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Much in the same way incumbent top assistant coaches rarely act as a new-and-improved voice when they take over for fired head coaches, former Brooklyn Nets coach Avery Johnson never had a chance with his team. He had the stink of Old Nets on him from Day One of the team’s first game in Brooklyn, a carryover from East Rutherford and Newark and those old red, white and blue uniforms. It didn’t matter that Deron Williams had been playing under him for 20 months by the time the team’s Brooklyn Era began, purely because Williams never took that time seriously.
Williams, unable to get out of that rebuilding rut with the same old voice on the sideline, began his first year in Brooklyn with a terrible two months of play. Johnson didn’t adjust, and as a result (as first reported by Yahoo! Sports’ Adrian Wojnarowski), the disappointing Nets have let Avery go.
Williams is the reason Johnson won’t be a Net into 2013. Williams' sub-40-percent shooting and inability to curb his insistence on chucking 3-pointers (despite a 29 percent mark from long range) did in the former Dallas Mavericks coach. But it’s also probably true that Avery wasn’t right for this job. Williams refuses to be the penetrator he was in Utah, that’s to be sure, but it was always going to take a different voice to pull something new out of the team’s most important player – and you can’t bide time for 67 games with Williams during a rebuilding project from February 2011 until April 2012 and expect the same voice and player to flip the switch once they get some free-agent help.
It’s human nature, sadly. Johnson and Williams never got over working in that rebuilding mode. On top of that, Johnson rarely adjusted and expectations weren’t met. His team has been hit by injuries and his roster was less than ideal in spots. High-priced players, workers featuring contracts that weren’t always on par with production. An $83.5 million lineup, four players making double-figure salaries and a .500 record. Throw in the nationally televised Christmas day embarrassment that saw no Net besides Gerald Wallace seeming to care about his team’s fortunes, the fortune the team’s high-profile owners were spending and the decidedly un-cool and old-school New York Knicks running away with the division, and you can see why it got to be too much.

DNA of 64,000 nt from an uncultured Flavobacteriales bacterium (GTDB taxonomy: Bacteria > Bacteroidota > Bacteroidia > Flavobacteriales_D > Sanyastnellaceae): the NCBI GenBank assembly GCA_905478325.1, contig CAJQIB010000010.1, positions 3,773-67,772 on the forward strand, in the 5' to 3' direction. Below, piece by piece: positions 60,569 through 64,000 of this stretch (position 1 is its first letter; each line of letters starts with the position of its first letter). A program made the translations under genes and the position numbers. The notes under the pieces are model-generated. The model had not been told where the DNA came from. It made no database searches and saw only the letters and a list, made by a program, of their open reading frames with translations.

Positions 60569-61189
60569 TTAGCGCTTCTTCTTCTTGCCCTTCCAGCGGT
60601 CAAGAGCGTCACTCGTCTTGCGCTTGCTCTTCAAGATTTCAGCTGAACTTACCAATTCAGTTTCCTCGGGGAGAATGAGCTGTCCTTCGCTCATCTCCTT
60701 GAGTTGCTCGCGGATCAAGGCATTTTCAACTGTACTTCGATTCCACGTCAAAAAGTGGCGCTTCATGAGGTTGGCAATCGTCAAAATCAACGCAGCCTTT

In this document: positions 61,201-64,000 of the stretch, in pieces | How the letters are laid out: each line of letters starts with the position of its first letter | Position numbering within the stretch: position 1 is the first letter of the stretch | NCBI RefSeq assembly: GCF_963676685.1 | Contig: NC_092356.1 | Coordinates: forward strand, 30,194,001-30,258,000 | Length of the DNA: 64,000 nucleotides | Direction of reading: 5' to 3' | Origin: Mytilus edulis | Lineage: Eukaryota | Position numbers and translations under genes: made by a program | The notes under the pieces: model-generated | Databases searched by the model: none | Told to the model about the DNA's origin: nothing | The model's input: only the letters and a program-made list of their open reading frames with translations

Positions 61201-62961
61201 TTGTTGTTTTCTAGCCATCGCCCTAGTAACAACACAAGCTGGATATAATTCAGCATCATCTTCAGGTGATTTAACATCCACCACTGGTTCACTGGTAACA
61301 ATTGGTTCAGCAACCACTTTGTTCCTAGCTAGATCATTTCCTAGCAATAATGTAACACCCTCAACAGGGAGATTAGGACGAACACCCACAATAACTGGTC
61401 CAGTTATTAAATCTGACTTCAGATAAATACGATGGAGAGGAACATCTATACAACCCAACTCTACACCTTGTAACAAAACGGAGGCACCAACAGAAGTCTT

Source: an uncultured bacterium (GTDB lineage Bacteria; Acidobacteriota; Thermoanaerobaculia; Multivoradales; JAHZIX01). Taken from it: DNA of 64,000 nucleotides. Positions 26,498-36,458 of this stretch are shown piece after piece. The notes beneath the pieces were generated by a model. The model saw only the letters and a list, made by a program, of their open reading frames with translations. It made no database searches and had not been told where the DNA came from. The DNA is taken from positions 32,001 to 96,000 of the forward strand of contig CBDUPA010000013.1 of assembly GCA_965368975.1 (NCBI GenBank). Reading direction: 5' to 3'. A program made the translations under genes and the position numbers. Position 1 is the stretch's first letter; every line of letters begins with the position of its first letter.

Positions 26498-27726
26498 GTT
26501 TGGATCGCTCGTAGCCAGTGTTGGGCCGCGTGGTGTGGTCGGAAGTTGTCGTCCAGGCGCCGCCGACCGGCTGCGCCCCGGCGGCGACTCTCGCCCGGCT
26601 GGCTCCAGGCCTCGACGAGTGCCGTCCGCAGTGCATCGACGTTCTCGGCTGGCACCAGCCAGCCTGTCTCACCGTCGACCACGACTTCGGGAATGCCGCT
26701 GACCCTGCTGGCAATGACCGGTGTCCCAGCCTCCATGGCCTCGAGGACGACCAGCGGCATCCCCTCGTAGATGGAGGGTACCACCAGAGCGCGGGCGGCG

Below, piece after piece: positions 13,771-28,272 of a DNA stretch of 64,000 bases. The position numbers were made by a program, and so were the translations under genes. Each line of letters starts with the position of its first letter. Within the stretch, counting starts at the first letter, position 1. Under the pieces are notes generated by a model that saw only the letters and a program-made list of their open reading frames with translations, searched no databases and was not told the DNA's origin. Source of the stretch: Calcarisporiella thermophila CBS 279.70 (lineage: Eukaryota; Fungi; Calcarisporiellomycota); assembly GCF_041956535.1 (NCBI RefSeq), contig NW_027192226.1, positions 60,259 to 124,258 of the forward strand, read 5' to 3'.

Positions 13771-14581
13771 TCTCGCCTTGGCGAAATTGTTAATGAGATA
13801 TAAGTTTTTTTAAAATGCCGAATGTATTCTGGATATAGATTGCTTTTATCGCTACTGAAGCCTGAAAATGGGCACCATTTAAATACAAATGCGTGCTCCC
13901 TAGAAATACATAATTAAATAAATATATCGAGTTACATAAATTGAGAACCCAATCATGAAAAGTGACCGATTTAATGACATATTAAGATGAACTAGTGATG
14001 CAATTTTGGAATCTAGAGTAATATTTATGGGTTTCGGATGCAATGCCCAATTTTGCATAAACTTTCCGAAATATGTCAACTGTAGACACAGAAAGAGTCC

You can also see, even if this team played in Bismarck, N.D., why Avery had to go.
He wasn’t adapting well. There were instances of the Nets running Williams’ cherished flex cuts, but by and large this team seemed to serve as a reaction to Johnson’s frustrating loss to an isolation-heavy Miami Heat squad in the 2006 Finals. Most gave the Nets 50- or 55-win credibility entering the season based off the ability for Williams, Joe Johnson, Brook Lopez -- and any number of big men -- turning themselves into a fearsome pick-and-roll outfit. Throw in Wallace, desperately crashing a few more times before his wheels fall off, and the Nets had enough to make it interesting at the top of the Atlantic.
General manager Billy King, even after the Nets split their first 28 games and even with Williams currently sidelined with a wrist injury, seemed to think the same. No player on this team is fireable, not with those salaries, and King himself surely isn’t going to take the blame for the roster that he and Williams and owner Mikhail Prokhorov wanted to put together. As a result, as it is in the NBA, Avery gets the axe.
Sadly, it’s probably for the best. Partially because Williams never seemed to get over Johnson acting as coach of the Newark Nets, and partially because Avery didn’t hold up his end of the bargain with a roster that was more or less in place by mid-July.
Those deadening factors – tuned out by the team, turning us off with his play calls – helped show Johnson the door. It was apparent from the summer that Johnson was going to have to construct a top-five offense in order to make up for his roster’s slow-moving feet on defense, and the Nets currently stand at 10th in offensive efficiency (with the caveat that Lopez has missed a quarter of his team’s games) with a No. 19 rating on defense that cannot be sloughed off by pointing to the fact that his former team was littered with sluggish defenders.
It was a coach-killing move, make no mistake. Williams kvetched to the media and didn’t hold up his end of his maximum-salaried bargain by declining to penetrate and making crummy percentages of his crummy-percentage shots. And it’s no fault of Avery’s that he was probably, despite his championship pedigree, looked on as a holdover from New Jersey.
Johnson didn’t adapt to the big-city chaos, though. We can’t forget that, even as we focus our gaze once again on Deron Williams, Destroyer of Clipboards.
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